By default, the name used for referencing the page (i.e. in the push method above) will be whatever the class name for the page is, but you can easily customise that to something else by changing the name property:

    name: 'something-else'

Now you URL would instead use this to navigate to the page:


You can also change the path of the URL by supplying the segment property, for example:

    name: 'something-else',
    segment: 'some-other-path'

Now if you were to navigate to this page the URL would look like this:


This basic implementation of deep linking will work fine in some circumstances, but you will quickly run into problems with more complex applications. Often the context of how the user navigated to a certain page is as important as the page they are currently viewing.

In the example above, I am pushing the “Second” page and since I have pushed that page I will also be able to navigate back to the page I came from. However, if I were to load the application using that URL, I would lose the navigation history and no longer be able to go back to the original page.

Establishing Page History with Deep Linking

As I mentioned before, if we were to load the second page by visiting this URL:


It would just load the “Second” page directly, it would no longer contain a back button to go back to the root page. In order to establish the navigation history for a particular page when loading it via a URL, we can use the defaultHistory property. All we have to do is supply it with a list of pages that reflect the desired navigation stack.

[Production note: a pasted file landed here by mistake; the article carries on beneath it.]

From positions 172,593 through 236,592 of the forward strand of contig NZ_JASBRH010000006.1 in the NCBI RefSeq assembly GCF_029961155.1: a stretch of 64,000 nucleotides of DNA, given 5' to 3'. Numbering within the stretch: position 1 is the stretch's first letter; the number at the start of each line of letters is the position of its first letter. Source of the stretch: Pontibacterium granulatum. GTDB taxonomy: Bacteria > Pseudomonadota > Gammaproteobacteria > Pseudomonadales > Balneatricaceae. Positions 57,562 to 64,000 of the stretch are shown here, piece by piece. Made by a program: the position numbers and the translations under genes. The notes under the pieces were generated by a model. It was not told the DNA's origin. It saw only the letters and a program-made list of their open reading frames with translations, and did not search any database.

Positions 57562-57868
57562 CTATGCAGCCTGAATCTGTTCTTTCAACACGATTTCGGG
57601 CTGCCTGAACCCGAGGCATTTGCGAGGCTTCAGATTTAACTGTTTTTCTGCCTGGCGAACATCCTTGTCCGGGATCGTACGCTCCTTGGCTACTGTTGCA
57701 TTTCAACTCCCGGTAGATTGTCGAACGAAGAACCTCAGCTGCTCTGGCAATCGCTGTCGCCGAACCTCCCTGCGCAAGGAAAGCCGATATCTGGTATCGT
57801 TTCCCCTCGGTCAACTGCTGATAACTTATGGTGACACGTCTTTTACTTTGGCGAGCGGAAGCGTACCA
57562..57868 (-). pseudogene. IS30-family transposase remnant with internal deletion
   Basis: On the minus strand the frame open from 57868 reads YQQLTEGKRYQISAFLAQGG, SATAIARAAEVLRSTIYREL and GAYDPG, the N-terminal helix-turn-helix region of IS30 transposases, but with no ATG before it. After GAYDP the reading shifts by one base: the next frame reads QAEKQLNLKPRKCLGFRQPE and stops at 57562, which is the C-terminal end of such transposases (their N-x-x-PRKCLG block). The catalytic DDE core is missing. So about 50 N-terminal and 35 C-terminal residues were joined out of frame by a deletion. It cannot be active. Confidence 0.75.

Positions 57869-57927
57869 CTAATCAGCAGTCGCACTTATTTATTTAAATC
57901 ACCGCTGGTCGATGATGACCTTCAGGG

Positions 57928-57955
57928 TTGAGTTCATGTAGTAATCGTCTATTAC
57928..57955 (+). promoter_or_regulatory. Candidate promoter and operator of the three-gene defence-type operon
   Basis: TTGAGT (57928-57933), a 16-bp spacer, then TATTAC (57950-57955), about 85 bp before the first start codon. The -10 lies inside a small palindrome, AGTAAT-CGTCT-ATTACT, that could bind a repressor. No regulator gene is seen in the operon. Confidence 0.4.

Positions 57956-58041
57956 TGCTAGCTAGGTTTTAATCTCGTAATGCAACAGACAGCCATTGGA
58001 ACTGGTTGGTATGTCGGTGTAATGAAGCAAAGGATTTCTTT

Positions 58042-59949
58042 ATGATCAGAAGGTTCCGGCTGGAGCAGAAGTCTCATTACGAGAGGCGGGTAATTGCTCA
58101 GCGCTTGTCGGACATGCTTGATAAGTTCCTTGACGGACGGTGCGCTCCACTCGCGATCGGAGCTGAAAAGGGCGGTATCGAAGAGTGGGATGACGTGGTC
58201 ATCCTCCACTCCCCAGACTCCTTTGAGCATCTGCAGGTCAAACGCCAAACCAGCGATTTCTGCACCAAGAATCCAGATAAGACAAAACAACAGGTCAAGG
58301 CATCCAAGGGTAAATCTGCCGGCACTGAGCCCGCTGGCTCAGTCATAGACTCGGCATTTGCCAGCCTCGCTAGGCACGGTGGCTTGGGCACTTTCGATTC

Let’s say we have a “Third” page, and to get to that you would need to first load the default home page, and then navigate to the second page, and then to the third page. In order to set up the default history correctly for this, we would do the following:

    defaultHistory: ['HomePage', 'Second']

Now if you were to load:


You could successfully navigate back to the HomePage.

Passing Dynamic Data with Deep Linking

Another situation we may encounter is that the page we are viewing may depend on some data passed in from the last page, like in a typical “Master-Detail” pattern. You click on someones name, and then on the following page you can view more details about that person.

To do this, we can also make use of the segment property. You just need to specify the data you would like pass in preceeded by a : in the path. If we wanted to pass through an id for example:

    segment: 'second/:id'

We could then launch the “Second” page like this:

this.navCtrl.push('Second', {
  id: '4',

and then the id would be reflected in the URL:


Now if we were to load that page directly via the URL, that id would still be available to us through NavParams as if we had pushed that data to the page. It’s important to note that this is currently limited to strings, you can not pass an entire object through like you can normally with NavParams.


This new version of deep linking is still quite new and theres probably a few features left to implement, but this is already a huge improvement and makes it much easier to integrate deep linking by default into an application.